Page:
Many people with literacy difficulties can struggle to remember long or complex passwords. The standard requirement for letters, numbers and symbols can be overly complex and lead to frustration. Passwords can be just as secure using combinations of unrelated words instead and these are easier to visualise and therefore remember. The National Cyber Security Centre recommend this approach. Password policy: updating your approach – NCSC.GOV.UK

The learner independence benefits of this are clear. IT teams will also spend less less time resetting passwords or sorting out related issues.

Also consider username accessiblity. firstname.lastname is much more straightforward for users with learning disabilities than lastname.firstname  or lastname.initial.

4. Can USB devices be connected?

Many organisations block USB drives being plugged into machines to limit removal of confidential files. Occasionally this policy can be over-enthusiastic and totally block usage of USB sockets. This means alternative keyboards and mice cannot be used, blocking access for users who need to be able to plug these devices into any machine.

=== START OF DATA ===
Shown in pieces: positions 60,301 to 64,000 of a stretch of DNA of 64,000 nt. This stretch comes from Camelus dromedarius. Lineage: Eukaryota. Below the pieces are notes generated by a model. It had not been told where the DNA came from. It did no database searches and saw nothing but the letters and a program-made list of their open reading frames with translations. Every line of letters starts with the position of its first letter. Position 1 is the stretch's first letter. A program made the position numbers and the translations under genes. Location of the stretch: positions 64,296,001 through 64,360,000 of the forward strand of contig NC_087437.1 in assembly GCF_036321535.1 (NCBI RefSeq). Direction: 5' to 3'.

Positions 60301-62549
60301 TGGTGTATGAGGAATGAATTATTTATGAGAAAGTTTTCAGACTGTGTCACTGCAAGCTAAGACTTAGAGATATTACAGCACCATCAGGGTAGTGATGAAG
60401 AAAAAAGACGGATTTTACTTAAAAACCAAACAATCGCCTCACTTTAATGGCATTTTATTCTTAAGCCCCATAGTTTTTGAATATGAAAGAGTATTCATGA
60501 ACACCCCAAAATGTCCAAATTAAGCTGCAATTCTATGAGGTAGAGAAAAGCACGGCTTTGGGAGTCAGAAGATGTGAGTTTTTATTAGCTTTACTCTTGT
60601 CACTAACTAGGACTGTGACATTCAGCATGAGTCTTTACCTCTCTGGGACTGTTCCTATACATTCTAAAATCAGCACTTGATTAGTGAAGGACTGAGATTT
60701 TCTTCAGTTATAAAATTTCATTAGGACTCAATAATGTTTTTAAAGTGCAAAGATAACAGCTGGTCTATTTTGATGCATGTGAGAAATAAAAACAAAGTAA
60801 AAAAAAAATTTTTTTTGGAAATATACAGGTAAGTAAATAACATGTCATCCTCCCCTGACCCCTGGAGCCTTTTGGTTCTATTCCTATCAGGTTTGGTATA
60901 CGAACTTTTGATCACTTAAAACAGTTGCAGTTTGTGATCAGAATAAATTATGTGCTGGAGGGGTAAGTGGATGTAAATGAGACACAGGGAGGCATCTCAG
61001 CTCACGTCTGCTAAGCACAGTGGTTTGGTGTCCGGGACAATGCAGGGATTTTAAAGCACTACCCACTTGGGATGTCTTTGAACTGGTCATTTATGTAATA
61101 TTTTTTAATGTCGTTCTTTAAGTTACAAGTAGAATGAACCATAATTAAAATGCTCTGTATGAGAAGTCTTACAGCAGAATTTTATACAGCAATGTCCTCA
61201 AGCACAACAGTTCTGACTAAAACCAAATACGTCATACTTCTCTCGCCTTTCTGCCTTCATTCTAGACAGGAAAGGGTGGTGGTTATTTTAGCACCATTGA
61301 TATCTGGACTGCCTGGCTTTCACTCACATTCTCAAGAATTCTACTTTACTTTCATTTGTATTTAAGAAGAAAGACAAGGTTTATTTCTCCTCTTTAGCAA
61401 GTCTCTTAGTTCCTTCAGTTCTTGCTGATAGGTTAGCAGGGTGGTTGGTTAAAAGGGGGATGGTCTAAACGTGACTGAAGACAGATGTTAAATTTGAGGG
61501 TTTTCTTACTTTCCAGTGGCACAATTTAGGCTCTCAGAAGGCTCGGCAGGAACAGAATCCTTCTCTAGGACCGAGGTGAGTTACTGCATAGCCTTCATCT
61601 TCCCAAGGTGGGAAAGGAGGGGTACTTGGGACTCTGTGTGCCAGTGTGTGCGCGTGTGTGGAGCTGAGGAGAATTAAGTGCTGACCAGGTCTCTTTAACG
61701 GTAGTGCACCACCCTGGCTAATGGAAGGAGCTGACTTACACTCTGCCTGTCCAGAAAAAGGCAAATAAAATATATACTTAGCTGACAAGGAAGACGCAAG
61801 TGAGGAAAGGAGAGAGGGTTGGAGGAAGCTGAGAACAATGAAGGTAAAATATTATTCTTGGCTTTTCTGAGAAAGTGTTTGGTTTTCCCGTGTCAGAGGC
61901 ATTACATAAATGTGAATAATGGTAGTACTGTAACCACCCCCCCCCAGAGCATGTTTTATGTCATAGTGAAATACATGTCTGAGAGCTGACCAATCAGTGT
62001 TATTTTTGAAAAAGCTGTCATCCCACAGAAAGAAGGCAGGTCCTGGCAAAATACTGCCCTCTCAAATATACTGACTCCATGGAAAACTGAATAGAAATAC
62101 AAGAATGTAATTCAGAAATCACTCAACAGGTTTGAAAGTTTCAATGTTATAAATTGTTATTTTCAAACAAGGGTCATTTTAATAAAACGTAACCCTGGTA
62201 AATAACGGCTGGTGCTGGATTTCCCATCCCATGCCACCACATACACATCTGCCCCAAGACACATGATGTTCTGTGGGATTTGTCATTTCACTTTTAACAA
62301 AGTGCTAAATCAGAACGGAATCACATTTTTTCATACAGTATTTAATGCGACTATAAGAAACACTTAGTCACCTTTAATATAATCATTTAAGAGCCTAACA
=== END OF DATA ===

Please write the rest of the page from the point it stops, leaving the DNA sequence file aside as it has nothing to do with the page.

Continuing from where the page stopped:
Do the right thing

Correcting the issues above is, of course, the right thing to do. It is hard to argue against changes which will improve learner access and independence.

In addition, it will ensure that organisations are not in breach of the law. The Equality Act 2010 states that Further Education organisations must not discriminate against a student “by not affording the student access to a benefit, facility or service” (Equality Act, 2010 Ch2). This statement is identical in the chapter applying to schools.

If you require support to explain or implement these changes or anything else around accessible technology please get in touch with TechAbility.

 

[1]There are, of course many exceptions to this, especially when AT and IT practitioners work closely together e.g. in many specialist colleges. [return to text]

Image is Accessibility by mikicon from the Noun Project.